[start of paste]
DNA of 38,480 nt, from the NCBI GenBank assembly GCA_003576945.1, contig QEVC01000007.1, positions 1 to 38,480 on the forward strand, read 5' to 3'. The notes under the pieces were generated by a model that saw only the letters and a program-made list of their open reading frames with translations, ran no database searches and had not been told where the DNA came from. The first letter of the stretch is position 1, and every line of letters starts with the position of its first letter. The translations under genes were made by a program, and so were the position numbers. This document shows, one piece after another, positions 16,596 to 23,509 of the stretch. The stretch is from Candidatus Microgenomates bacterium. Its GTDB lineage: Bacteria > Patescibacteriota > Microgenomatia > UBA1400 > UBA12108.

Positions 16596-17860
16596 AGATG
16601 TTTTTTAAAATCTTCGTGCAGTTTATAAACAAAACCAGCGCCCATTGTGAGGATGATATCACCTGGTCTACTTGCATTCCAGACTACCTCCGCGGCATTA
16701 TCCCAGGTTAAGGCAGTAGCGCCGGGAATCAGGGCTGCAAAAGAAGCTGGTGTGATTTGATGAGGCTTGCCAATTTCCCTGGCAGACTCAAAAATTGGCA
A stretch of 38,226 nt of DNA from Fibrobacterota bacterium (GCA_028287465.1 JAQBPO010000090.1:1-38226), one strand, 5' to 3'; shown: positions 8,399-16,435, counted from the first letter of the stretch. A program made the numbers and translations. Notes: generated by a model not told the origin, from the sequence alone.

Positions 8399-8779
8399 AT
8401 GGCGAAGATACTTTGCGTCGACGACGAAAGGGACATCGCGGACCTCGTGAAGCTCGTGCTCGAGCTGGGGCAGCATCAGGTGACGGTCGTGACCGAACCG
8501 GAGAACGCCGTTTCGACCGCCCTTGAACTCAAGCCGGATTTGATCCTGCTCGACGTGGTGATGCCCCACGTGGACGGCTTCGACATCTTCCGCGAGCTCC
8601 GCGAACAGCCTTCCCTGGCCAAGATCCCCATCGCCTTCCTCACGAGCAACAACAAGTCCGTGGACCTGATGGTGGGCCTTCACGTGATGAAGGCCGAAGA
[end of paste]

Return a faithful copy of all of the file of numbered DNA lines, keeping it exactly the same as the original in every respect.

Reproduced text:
DNA of 38,480 nt, from the NCBI GenBank assembly GCA_003576945.1, contig QEVC01000007.1, positions 1 to 38,480 on the forward strand, read 5' to 3'. The notes under the pieces were generated by a model that saw only the letters and a program-made list of their open reading frames with translations, ran no database searches and had not been told where the DNA came from. The first letter of the stretch is position 1, and every line of letters starts with the position of its first letter. The translations under genes were made by a program, and so were the position numbers. This document shows, one piece after another, positions 16,596 to 23,509 of the stretch. The stretch is from Candidatus Microgenomates bacterium. Its GTDB lineage: Bacteria > Patescibacteriota > Microgenomatia > UBA1400 > UBA12108.

Positions 16596-17860
16596 AGATG
16601 TTTTTTAAAATCTTCGTGCAGTTTATAAACAAAACCAGCGCCCATTGTGAGGATGATATCACCTGGTCTACTTGCATTCCAGACTACCTCCGCGGCATTA
16701 TCCCAGGTTAAGGCAGTAGCGCCGGGAATCAGGGCTGCAAAAGAAGCTGGTGTGATTTGATGAGGCTTGCCAATTTCCCTGGCAGACTCAAAAATTGGCA
A stretch of 38,226 nt of DNA from Fibrobacterota bacterium (GCA_028287465.1 JAQBPO010000090.1:1-38226), one strand, 5' to 3'; shown: positions 8,399-16,435, counted from the first letter of the stretch. A program made the numbers and translations. Notes: generated by a model not told the origin, from the sequence alone.

Positions 8399-8779
8399 AT
8401 GGCGAAGATACTTTGCGTCGACGACGAAAGGGACATCGCGGACCTCGTGAAGCTCGTGCTCGAGCTGGGGCAGCATCAGGTGACGGTCGTGACCGAACCG
8501 GAGAACGCCGTTTCGACCGCCCTTGAACTCAAGCCGGATTTGATCCTGCTCGACGTGGTGATGCCCCACGTGGACGGCTTCGACATCTTCCGCGAGCTCC
8601 GCGAACAGCCTTCCCTGGCCAAGATCCCCATCGCCTTCCTCACGAGCAACAACAAGTCCGTGGACCTGATGGTGGGCCTTCACGTGATGAAGGCCGAAGA